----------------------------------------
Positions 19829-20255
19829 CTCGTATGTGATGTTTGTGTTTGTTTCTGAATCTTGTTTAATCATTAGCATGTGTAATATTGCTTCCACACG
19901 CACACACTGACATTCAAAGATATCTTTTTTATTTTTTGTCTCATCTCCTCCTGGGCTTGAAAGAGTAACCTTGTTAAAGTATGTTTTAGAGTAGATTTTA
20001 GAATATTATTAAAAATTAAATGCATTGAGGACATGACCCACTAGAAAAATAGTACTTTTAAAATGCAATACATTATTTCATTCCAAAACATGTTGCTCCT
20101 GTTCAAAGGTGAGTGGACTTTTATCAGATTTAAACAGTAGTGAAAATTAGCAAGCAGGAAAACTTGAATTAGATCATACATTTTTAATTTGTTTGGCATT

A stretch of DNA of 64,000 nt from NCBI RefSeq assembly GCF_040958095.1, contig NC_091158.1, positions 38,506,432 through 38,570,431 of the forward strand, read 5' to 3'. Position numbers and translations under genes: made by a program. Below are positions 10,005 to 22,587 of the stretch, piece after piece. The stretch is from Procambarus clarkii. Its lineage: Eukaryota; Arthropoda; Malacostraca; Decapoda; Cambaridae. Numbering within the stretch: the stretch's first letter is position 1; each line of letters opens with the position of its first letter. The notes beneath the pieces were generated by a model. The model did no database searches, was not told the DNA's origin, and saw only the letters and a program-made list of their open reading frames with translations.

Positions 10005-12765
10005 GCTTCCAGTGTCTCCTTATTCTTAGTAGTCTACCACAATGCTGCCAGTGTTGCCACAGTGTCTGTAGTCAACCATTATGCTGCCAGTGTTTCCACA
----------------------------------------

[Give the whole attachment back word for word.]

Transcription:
Positions 19829-20255
19829 CTCGTATGTGATGTTTGTGTTTGTTTCTGAATCTTGTTTAATCATTAGCATGTGTAATATTGCTTCCACACG
19901 CACACACTGACATTCAAAGATATCTTTTTTATTTTTTGTCTCATCTCCTCCTGGGCTTGAAAGAGTAACCTTGTTAAAGTATGTTTTAGAGTAGATTTTA
20001 GAATATTATTAAAAATTAAATGCATTGAGGACATGACCCACTAGAAAAATAGTACTTTTAAAATGCAATACATTATTTCATTCCAAAACATGTTGCTCCT
20101 GTTCAAAGGTGAGTGGACTTTTATCAGATTTAAACAGTAGTGAAAATTAGCAAGCAGGAAAACTTGAATTAGATCATACATTTTTAATTTGTTTGGCATT

A stretch of DNA of 64,000 nt from NCBI RefSeq assembly GCF_040958095.1, contig NC_091158.1, positions 38,506,432 through 38,570,431 of the forward strand, read 5' to 3'. Position numbers and translations under genes: made by a program. Below are positions 10,005 to 22,587 of the stretch, piece after piece. The stretch is from Procambarus clarkii. Its lineage: Eukaryota; Arthropoda; Malacostraca; Decapoda; Cambaridae. Numbering within the stretch: the stretch's first letter is position 1; each line of letters opens with the position of its first letter. The notes beneath the pieces were generated by a model. The model did no database searches, was not told the DNA's origin, and saw only the letters and a program-made list of their open reading frames with translations.

Positions 10005-12765
10005 GCTTCCAGTGTCTCCTTATTCTTAGTAGTCTACCACAATGCTGCCAGTGTTGCCACAGTGTCTGTAGTCAACCATTATGCTGCCAGTGTTTCCACA